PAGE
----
The Anesthesia Experience: Pain Management and Patient Satisfaction
By Tim Adams, M.D., President and Chief Medical Officer
Patient satisfaction has become a critical factor for the success of physician practices, hospitals and health systems across the United States.
Since the administration of the Consumer Assessment of Healthcare Providers and Systems (CAHPS) and Hospital Consumer Assessment of Healthcare Providers and Systems (H-CAHPS) surveys in the mid-1990s, health systems have increasingly been assessed—and now reimbursed—by patient satisfaction ratings. Regulatory changes such as the Merit-based Incentive Payment System (MIPS) have generated a need for more accurate and detailed assessments of patient experience and outcomes to determine physician payments.
And while reimbursement is increasingly tied to patient satisfaction, patients themselves are assuming greater responsibility for healthcare payments than ever before. One out of every four dollars practices collect comes directly from patients, according to a Medical Group Management Association (MGMA) survey of more than 2,000 physician practices.
So what does this mean for anesthesia providers, and how do we improve quality and patient satisfaction in a rapidly evolving healthcare system? Below are five ways to better connect with patients and ensure their anesthesia experience is seamless, positive and effective.
- Clearly communicate
Of the nearly 4,000 U.S. adults surveyed by the Deloitte Center for Health Solutions in 2012, only 22 percent were satisfied with our country’s healthcare system. While their dissatisfaction stemmed from a variety of factors, clear communication with care providers is paramount to ensuring patients feel safe, understood and well taken care of.
While anesthesia providers must be clinically skilled, they also must take the time to address patient concerns and questions while explaining what their role is in the patient’s care plan. This generates greater connectivity among patients and providers, and ultimately helps the patient feel valued.
- Alleviate anxiety
It is common for patients to experience anxiety at the prospect of an invasive surgical procedure. Patients are often scared of pain and of being placed entirely in physicians’ hands, with little to no control over the situation and its outcome.
It is important for anesthesia providers to address these concerns by asking patients how they are feeling and answering any questions they may have before administering anesthetics. This can help allay patients’ fears and make them feel more comfortable with their procedure, leading to greater satisfaction post-surgery.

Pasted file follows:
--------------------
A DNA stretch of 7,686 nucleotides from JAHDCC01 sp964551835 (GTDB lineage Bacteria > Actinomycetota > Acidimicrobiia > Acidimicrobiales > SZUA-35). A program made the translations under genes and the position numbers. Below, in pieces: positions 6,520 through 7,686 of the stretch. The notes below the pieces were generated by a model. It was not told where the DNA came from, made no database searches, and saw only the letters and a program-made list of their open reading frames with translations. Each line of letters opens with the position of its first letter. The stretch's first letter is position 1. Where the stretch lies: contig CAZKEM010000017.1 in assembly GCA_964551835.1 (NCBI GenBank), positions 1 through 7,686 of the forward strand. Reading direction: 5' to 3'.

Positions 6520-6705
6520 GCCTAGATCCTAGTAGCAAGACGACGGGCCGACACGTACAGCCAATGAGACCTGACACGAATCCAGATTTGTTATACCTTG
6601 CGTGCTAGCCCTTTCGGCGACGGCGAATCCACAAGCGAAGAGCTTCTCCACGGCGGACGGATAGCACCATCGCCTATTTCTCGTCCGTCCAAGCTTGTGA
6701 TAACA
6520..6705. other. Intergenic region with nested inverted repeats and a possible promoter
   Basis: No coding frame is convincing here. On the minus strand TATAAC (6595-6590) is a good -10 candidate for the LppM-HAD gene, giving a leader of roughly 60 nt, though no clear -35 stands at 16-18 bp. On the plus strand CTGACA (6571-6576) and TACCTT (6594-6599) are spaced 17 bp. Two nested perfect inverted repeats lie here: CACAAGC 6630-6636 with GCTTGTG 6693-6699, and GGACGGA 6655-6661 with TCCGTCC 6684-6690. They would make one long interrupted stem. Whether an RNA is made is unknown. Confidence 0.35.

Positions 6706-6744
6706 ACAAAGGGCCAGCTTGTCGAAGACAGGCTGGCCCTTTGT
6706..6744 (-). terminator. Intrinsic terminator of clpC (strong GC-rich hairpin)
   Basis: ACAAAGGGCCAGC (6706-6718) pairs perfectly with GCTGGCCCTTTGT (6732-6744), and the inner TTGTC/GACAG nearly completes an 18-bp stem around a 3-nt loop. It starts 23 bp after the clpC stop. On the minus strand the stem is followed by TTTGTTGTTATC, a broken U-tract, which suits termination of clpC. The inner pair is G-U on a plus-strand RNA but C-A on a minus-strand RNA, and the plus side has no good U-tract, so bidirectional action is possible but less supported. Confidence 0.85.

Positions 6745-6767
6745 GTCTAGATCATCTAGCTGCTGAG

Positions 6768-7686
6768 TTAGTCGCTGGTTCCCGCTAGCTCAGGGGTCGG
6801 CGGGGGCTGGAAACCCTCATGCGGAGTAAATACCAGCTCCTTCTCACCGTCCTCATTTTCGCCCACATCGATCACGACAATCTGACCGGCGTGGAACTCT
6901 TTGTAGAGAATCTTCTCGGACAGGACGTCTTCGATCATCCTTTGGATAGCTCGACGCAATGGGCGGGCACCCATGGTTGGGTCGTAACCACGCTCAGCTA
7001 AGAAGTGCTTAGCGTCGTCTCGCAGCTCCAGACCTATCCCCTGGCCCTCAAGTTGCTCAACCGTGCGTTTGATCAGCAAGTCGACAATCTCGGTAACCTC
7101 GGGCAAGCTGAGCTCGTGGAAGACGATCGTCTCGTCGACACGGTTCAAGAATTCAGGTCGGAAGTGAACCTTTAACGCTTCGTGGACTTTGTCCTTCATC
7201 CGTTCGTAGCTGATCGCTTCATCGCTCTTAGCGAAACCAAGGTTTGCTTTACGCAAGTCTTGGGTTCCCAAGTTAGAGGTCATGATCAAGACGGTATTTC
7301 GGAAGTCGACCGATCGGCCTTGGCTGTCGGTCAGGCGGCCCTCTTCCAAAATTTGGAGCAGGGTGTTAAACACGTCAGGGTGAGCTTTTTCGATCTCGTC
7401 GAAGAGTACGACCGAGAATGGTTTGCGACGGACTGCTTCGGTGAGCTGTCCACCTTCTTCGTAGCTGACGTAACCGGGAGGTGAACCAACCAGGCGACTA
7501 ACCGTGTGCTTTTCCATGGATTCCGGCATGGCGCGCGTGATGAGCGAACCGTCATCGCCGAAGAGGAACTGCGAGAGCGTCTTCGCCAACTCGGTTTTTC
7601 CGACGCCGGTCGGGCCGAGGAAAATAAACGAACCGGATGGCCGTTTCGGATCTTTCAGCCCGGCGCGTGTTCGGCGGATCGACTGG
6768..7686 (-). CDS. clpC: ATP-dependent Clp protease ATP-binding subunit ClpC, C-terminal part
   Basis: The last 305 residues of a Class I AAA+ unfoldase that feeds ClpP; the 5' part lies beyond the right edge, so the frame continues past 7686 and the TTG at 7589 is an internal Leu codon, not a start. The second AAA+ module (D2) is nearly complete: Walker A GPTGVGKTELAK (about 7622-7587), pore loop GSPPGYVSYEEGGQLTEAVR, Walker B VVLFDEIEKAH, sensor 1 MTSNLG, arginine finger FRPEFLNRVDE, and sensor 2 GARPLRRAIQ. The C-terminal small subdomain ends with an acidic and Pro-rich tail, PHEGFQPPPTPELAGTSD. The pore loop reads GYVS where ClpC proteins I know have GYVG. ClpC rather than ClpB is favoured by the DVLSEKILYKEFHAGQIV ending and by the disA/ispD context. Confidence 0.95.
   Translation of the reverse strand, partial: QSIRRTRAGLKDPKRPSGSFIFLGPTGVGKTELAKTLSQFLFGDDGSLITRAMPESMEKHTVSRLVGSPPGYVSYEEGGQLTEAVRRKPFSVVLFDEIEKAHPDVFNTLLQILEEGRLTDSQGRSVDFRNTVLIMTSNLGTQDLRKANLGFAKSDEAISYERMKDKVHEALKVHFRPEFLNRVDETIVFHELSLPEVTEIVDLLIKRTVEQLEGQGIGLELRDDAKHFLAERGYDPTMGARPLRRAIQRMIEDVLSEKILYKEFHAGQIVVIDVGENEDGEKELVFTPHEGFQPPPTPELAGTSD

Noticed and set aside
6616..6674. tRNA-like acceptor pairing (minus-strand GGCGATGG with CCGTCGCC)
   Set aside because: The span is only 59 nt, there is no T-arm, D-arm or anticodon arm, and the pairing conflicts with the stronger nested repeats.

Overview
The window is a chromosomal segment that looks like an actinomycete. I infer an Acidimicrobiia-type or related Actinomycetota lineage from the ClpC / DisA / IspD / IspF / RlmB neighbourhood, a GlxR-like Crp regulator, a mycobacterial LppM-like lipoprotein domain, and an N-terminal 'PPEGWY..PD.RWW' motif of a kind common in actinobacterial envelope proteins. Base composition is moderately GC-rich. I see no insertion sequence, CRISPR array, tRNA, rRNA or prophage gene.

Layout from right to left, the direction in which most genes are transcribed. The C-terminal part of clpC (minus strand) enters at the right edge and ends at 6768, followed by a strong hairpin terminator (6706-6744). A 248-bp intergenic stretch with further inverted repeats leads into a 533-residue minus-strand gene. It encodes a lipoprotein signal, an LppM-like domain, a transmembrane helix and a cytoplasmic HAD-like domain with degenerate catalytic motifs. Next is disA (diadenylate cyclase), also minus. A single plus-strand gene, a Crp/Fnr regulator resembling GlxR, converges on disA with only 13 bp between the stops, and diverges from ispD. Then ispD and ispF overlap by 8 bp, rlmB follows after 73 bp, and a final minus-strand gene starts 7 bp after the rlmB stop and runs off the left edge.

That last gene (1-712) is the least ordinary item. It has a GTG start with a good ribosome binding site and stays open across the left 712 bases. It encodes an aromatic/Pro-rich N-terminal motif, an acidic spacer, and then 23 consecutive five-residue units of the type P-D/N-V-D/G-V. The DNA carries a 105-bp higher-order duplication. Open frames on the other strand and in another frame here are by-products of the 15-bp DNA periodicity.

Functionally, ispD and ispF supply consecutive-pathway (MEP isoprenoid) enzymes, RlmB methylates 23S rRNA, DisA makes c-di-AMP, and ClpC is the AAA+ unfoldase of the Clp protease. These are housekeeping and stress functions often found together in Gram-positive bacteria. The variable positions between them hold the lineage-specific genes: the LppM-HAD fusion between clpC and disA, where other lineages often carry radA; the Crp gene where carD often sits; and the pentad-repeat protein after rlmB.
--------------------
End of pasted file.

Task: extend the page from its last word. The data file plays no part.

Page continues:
- Mitigate physical symptoms
While the anesthesiologist’s role is to relieve pain, many patients experience negative side effects 24-48 hours post-surgery. This is commonly known as post-operative nausea and vomiting (PONV), and occurs in about 30 percent of the surgical population. While patients with no known risk factors have a 10 percent risk of experiencing PONV, the risk level increases dramatically—to over 60 percent—should the patient have multiple risk factors. Anesthesia providers should have an open dialogue with patients who are female, nonsmokers, and/or prone to motion sickness regarding post-op expectations and strategies to reduce PONV.
- Respect patient privacy
According to the 2012 survey by Deloitte, more than 30 percent of surveyed patients were worried about the privacy and security of their personal health information. While technological innovation has increased accessibility and communication among providers, patients and payors, it has also raised concerns regarding the safety and integrity of patient records. Anesthesia providers and hospitals’ IT departments should collaborate to ensure patient information is never compromised and patient concerns are being addressed appropriately.
- Administer satisfaction surveys
While the H-CAHPS surveys collect data regarding patients’ overall experience, anesthesia providers can administer surveys exclusively focused on anesthesia care to better analyze and improve processes and patient outcomes. Digital tools have emerged in the market to measure specialty-specific care based on patient satisfaction, and can generate greater insights for providers via real-time reports. These surveys, answered via email, text message and phone call, demonstrate a proactive effort to improve care and patient experience.
In an industry as complex as healthcare, it can be a challenge to transfer information, increase communication and truly measure a provider’s performance. Because patients’ anesthesia experiences are determined by teams of nurses, anesthesiologists and other medical staff, it can be difficult to assess who is accountable for which portions of the overall care continuum. By employing satisfaction surveys with detailed questions about patients’ experiences, anesthesia providers can proactively improve performance and outcomes while demonstrating greater value to the health systems they serve.
For more information regarding measuring and improving patients’ anesthesia experience, please contact us at firstname.lastname@example.org.